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Pragmatism

Charles Sanders Peirce


(1839 –1914)

William James
(1842-1910)

John Dewey
(1859-1952)
an American best known as Immanuel Kant's
polymath, the earliest "Critique of
physicist, and proponent of
philosopher pragmatism Pure Reason“

‘pragmatic’ ‘pragmaticism’

Used to describe a
judgment for which
there is no objective
evidence but one is
practically certain
about it
“Belief is the basis of
action.”

“Truth is something
which is an outcome of
an inquiry.”
Fallibilism

“All knowledge claims, including those


metaphysical, methodological,
introspective, and even mathematical
claims - all of these remain uncertain,
provisional, merely fallible conjectures.”
- a 20th Century American
philosopher and psychologist

- Generally considered as one


of the most influential of all
American philosophers

-was interested in applying


pragmatism to religion
“An idea is true if it satisfies, is verifiable and verified in
experience.”

“Reality is malleable and subject to change in accordance with human


desires, so therefore is truth.”

‘cash-value’

‘pluralistic conception of universe’


became the
American leader of outlook in
philosopher pragmatism pragmatism
and after is scientific
educator William and social
James’s
death
Instrumentalism
- the methodological view that concepts
and theories are merely useful
instruments, and their worth is measured
not by whether the concepts and theories
are true or false (Instrumentalism denies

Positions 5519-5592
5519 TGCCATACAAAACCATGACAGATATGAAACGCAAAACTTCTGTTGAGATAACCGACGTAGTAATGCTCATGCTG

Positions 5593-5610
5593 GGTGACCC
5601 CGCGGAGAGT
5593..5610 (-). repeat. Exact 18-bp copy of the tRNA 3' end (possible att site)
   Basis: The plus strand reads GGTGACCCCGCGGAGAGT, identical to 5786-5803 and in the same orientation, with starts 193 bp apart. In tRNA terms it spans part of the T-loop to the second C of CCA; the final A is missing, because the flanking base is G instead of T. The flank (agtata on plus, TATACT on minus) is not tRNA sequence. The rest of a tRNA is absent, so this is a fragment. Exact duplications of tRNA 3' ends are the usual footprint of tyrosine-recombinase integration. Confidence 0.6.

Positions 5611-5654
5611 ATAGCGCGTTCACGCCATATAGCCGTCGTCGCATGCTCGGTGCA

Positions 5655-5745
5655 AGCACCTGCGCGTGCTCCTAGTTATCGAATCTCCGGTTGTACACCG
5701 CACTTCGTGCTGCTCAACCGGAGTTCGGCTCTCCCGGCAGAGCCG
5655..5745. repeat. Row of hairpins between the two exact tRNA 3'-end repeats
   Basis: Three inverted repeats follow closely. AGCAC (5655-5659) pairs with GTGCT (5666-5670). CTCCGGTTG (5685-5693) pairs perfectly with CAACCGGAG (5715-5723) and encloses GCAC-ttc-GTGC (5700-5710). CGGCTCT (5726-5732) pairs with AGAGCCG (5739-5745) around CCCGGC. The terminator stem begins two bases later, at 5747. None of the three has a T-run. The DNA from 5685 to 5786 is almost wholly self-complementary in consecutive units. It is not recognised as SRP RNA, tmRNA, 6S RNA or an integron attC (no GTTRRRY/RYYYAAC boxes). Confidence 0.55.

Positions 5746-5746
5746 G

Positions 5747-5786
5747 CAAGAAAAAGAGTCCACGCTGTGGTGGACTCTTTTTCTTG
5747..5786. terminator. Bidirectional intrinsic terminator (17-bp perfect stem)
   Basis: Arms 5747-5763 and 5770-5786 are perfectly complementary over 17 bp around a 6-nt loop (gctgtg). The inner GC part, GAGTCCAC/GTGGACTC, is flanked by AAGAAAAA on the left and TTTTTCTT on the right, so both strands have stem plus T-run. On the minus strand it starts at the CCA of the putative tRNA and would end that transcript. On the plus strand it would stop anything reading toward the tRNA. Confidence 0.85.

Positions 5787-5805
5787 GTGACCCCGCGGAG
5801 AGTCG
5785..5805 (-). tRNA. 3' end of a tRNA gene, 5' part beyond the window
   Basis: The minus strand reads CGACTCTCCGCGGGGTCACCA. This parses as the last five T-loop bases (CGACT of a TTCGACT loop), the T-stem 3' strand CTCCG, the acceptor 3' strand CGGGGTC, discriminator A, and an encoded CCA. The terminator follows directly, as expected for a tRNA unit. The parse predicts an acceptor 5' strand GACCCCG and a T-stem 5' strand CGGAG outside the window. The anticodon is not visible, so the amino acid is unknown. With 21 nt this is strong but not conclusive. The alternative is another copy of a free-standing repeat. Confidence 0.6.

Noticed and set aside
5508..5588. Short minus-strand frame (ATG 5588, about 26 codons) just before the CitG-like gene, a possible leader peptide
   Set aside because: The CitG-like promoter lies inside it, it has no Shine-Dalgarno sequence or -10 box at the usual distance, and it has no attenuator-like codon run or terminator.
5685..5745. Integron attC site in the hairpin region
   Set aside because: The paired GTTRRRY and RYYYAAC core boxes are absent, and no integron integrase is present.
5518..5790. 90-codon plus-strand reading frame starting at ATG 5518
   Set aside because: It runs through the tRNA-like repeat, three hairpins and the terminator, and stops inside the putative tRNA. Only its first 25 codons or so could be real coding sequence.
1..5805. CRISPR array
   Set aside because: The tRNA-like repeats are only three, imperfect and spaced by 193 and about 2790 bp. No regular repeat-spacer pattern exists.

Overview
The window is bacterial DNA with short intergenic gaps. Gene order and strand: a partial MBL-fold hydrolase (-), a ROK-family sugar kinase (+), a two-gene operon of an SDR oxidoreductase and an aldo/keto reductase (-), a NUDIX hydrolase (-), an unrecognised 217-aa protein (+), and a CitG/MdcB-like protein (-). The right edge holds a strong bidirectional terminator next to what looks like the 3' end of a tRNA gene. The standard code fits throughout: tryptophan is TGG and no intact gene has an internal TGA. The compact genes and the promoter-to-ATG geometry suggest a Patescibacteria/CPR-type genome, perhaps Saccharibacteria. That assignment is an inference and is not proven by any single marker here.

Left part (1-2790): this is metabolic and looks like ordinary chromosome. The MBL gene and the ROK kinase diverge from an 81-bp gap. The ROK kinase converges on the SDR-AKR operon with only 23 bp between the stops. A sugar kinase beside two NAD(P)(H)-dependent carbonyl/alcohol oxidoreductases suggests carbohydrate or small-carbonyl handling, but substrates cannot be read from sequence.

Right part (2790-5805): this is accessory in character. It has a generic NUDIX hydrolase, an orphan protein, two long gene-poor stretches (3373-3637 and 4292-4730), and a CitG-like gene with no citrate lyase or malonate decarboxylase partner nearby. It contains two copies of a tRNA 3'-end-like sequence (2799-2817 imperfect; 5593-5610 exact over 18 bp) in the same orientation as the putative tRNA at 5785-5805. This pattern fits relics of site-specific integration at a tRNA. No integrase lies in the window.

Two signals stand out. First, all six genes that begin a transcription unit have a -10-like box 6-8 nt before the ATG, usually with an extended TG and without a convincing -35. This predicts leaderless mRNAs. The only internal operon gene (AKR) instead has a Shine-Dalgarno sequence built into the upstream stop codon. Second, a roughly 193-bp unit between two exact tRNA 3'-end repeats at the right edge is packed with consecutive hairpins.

that theories are truth-evaluable) or
whether they correctly depict reality, but
by how effective they are in explaining
and predicting phenomena.
“Education should “Meliorism“ "learning-by-
be ‘pragmatic’.” doing"

- life is neither
perfectly good nor
bad, and it can be
improved only through
human effort
Pragmatism in its original form
might not have survived, but many
of its central ideas have been
accepted, modified and applied by
contemporary philosophers like W.
V. O. Quine, and Richard Rorty.
Hence, in many ways, pragmatism is
still alive and influential even today.
TEACHER
• helper,
guide, and
arranger of
experiences

EDUCATIONAL
CONTRIBUTIONS

CURRICULUM STUDENT
• learner- • experiencing
centered organism
Field
trips

Experimental Laboratory
Methods works

Models/
Strategies
Creative and Activity
constructive
projects centered
Student-
centered
activity
• 1. Breaks away from the use of so much memorization and
drill, while still recognizing the usefulness and necessity of
these methods for some disciplines.
• 2. Asked students not to take “truth” handed to them on a
platter.
• 3. Recognized the differing needs of children and their
inherent desire to learn.
• 4. Recognized the existence of a diverse culture and their
differing educational needs.
• 5. Play was accepted as an important method of learning.
• 6. Selected approaches that sparked students’ interest,
rather than using the traditional lecture approach.
• 1. Not all knowledge can be gained through
experience.
• 2. Can be misinterpreted as permissive.
• A student can receive A’s and still not be a master.
Avoids specialization and full exploration. They know
just enough “to be dangerous.’
“Experience
is the BEST
teacher.”
Thank you! 
Discussants: Robert R. Natividad
Jesica H. Dalangin